Summer beckons, with all its allure and weather-related calamities

Lake Park is eagerly awaiting the summer, as is the entire school-aged population of the country. But this summer may not be as pleasant as we could wish, weather-wise.

According to the Center for Disease Control, the number of people infected by flea, tick and mosquito bites tripled over the past few years. The culprit, they report, is warmer weather. Great.

The Farmer’s Almanac reports that, after a mostly cold and wet spring so far, the summer is supposed to be sunny and hot. Which sounds great, until you remember those fleas, ticks and mosquitoes the CDC warned us about.

Also, the Almanac is predicting drought-like conditions in the Northeast and Midwest, which could mean fires or water shortages at the worst. Great.

And if that weren’t enough, the National Weather Service reports that outgoing longwave radiation anomaly averages point to “enhanced convection northeast of Australia across the coral sea (in part related to tropical cyclone activity),” which could mean more weather disasters and the further deterioration of coral reefs. Our science teacher tells us that’s, you know, disastrous for the planet.

Great. Just great.

It’s hard to relax by the pool when you start thinking about the gallons of water California doesn’t have, or Flint, Michigan, for that matter. It’s almost impossible to think about hitting the beaches and getting that great tan when you remember the beaches themselves are eroding as water levels in the Great Lakes continue to drop.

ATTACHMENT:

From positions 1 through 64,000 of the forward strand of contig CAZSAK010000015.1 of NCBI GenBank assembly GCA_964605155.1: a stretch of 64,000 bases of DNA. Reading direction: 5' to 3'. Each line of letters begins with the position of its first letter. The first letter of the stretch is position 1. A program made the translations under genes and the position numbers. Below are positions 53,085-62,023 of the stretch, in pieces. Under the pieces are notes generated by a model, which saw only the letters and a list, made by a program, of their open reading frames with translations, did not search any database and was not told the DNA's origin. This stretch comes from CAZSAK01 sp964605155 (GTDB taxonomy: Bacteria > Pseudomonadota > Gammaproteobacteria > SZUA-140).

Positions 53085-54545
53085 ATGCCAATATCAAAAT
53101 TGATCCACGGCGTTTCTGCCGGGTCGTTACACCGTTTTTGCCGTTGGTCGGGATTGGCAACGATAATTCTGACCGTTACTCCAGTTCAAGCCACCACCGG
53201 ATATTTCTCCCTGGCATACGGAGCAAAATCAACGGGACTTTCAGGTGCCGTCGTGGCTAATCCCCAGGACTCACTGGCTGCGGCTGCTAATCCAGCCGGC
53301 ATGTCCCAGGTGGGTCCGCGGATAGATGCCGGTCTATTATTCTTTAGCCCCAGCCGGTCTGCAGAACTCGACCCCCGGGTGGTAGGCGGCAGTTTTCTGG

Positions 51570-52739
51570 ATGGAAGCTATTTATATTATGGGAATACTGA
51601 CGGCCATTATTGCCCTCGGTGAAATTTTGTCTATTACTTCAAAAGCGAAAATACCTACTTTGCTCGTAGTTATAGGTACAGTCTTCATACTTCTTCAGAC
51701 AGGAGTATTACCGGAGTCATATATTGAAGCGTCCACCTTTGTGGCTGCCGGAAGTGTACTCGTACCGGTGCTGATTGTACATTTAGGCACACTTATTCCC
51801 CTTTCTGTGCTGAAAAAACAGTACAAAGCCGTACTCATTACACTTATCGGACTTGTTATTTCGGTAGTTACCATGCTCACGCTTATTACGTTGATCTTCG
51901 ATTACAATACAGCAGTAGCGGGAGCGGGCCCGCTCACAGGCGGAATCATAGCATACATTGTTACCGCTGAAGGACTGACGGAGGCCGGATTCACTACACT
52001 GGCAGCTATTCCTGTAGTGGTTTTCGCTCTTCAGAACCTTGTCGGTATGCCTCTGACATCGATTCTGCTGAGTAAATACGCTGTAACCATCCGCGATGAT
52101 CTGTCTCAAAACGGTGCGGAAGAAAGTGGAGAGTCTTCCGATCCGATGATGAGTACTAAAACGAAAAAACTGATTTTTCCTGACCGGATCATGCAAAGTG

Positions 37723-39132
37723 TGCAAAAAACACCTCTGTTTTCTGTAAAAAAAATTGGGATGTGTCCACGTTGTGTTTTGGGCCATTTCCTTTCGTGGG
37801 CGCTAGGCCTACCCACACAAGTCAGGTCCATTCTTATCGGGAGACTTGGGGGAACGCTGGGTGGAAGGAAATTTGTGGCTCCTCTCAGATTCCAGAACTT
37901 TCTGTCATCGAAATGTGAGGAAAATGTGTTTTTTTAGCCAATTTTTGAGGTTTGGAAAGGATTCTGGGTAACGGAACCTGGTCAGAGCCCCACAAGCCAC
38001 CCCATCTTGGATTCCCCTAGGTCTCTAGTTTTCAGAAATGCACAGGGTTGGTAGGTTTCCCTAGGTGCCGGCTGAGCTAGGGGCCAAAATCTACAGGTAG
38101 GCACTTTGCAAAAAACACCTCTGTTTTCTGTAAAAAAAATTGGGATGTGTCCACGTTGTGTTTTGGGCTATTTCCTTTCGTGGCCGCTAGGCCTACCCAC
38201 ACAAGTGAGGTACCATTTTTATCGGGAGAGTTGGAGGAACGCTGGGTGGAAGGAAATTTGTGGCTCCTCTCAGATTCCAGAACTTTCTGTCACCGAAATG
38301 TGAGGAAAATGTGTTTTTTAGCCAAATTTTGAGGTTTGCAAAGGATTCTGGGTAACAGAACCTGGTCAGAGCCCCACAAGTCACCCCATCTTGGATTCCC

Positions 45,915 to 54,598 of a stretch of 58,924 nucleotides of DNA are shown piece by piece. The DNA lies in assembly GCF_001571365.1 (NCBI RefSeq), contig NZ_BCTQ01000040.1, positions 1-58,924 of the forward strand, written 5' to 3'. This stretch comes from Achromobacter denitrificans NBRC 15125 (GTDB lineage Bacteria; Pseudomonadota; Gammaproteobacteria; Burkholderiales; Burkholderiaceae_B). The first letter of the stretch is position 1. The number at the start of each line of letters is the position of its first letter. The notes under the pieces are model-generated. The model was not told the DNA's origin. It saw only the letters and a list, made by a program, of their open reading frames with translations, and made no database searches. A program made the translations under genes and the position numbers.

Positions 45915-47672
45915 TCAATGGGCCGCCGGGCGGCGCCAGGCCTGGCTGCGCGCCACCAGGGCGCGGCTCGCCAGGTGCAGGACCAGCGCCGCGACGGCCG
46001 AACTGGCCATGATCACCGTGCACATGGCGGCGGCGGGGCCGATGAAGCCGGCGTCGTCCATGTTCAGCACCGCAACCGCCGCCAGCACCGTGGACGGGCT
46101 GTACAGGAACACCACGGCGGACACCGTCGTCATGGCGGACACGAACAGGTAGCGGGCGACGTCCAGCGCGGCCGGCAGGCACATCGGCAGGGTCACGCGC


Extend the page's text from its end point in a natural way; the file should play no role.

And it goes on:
One advantage to being stuck inside a school in a spring like we’ve been having is that you can forget about the snow you just scraped off your car. In April.

Earth Day has come and gone, but we’re starting to think it might be time to just call it “Earth Week.” For too long, the U.S. has been ignoring or postponing some difficult conversations that desperately need to be had, and some decisions that seriously need to be made.

Car pooling and conserving water this summer won’t fix anything, but at least it will let us sleep at night. And when the fall rolls around, it might be a good idea for Earth Club to kick the year off with an event featuring just the right mixture of excitement and enthusiasm with fear and desperation.

In the meantime, use a personal water bottle, cut down on the long hot showers, donate to the National Resources Defense Council, eat less meat and bike to your friends’ cookout instead of driving.

Oh, and enjoy the summer. Just make sure to check for ticks. It’s going to be that kind of season.